In raising supposed irregularities at the Department of Health and other agencies involved in the campaign against Covid-19, senators extensively quoted the Commission on Audit (CoA) report that the agency itself has admitted as “not completed.”
Yet no matter how the reports are stretched and twisted, the CoA process in checking the agencies itself was flawed, according to state accountants themselves.
Adopted under CoA chair Michael Aguinaldo was the institutionalization and expansion of the Citizens Participatory Audit (CPA) that was formalized as one of the initiatives in CoA’s Strategic Plan for 2016 to 2022.
Senior auditors observed that the period of adoption and expansion of the CPA was timed within the time frame of the election period of the national and local elections slated on 9 May 2022.
The scheme was originally hatched in April 2012 by the tandem of former CoA chair Grace Pulido-Tan and Commissioner Heidi Mendoza, when they formalized a partnership with the Affiliated Network for Social Accountability in East Asia and the Pacific (ANSA-EAP) to implement a two-year Participatory Audit Program that focuses on providing technical assistance to the CoA in its efforts to open public processes to citizens. Retired State Auditor V Art Besana said the overall goal of the yellow scheme was to help improve the efficiency and effectiveness of the use of public resources.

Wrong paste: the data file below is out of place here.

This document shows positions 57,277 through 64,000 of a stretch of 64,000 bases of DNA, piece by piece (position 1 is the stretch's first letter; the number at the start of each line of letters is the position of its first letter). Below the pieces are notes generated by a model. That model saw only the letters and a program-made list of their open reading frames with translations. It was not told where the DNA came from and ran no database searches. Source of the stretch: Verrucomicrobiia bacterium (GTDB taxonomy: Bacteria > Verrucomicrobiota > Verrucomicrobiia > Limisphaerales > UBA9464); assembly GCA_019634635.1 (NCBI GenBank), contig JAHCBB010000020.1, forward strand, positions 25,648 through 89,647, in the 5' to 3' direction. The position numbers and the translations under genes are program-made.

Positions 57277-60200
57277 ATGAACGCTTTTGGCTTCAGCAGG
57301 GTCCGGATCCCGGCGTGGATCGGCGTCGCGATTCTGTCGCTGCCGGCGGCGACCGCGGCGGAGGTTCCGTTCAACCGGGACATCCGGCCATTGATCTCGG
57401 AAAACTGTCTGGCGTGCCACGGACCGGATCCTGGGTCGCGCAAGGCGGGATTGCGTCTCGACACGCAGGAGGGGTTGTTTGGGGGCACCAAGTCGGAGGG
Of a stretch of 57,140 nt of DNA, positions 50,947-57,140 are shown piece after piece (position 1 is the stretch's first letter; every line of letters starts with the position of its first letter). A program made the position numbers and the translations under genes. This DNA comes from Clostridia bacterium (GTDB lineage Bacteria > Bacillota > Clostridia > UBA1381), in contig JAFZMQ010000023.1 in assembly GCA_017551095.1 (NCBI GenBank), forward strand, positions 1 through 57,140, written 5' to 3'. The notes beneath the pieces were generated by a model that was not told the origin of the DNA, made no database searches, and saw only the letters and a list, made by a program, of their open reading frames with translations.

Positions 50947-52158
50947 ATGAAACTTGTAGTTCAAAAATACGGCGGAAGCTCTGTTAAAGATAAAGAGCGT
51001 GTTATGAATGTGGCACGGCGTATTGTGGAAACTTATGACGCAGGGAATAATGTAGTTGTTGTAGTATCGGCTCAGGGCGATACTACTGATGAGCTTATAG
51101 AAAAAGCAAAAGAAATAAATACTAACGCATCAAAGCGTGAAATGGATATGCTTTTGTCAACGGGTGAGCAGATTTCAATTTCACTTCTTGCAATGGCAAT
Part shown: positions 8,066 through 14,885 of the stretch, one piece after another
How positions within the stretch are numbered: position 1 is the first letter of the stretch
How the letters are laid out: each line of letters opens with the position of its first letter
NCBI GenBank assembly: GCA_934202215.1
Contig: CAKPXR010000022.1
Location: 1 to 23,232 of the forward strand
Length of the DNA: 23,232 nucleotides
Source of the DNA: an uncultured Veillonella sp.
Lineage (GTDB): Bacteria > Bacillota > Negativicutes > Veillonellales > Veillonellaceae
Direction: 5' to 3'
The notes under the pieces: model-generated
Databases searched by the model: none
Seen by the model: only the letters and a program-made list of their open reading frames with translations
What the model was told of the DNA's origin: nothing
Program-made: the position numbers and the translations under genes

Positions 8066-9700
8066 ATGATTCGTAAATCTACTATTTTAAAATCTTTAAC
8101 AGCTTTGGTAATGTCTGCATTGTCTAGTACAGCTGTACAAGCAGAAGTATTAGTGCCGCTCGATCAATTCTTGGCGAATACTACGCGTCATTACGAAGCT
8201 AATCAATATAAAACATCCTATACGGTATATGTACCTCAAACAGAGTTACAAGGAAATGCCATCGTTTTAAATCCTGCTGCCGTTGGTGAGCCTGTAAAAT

But while the ANSA-EAP was sincere in extending its technical assistance to assist the Republic of the Philippines, through CoA, the tandem of Tan and Mendoza had something else in their minds, which is to repurpose the CPA with deviations from the standards required by both the International Organization of Supreme Audit Institutions and the UN Board of Audit.
What came out was a “dissimulated” audit program or mechanism, that Besana described as a potent political machinery that could cement both of them in their positions of tremendous advantage and operate as instruments in perpetuating the then President of the Republic of the Philippines and his immediate subalterns in their positions of power and influence forever. These deviations, known as engaging in populist demagogueries, are prohibited by the two world bodies, according to Besana.
But be that as it may, the late President Noynoy Aquino must have his way to implement his self-styled blueprint of governance by hook or by crook, he added.
Aquino had two highly-qualified ladies with remarkable educational backgrounds and civil service credentials: Attorney-CPA Grace Pulido-Tan and CoA State Auditor V Heidi Mendoza, CPA.
Both were groomed for commission proper positions in CoA. Pulido-Tan was then holding the position of Undersecretary of Finance on taxation before being recommended by Finance Secretary Cesar Purisima for the position of CoA head. Mendoza was being eyed for the position of Commissioner.
But Noynoy Aquino had a problem. Nobody from CoA nor from any government office was recommending Heidi Mendoza for the post. She was riding high on her exploits in her alleged audit of the accounts of Armed Forces comptroller, Maj. General Carlos Garcia.
This case provoked public anger when, despite alleged damning testimonies by Heidi, the government prosecutors supported Garcia’s plea to a lesser, bailable offense, instead of the non-bailable charge of plunder.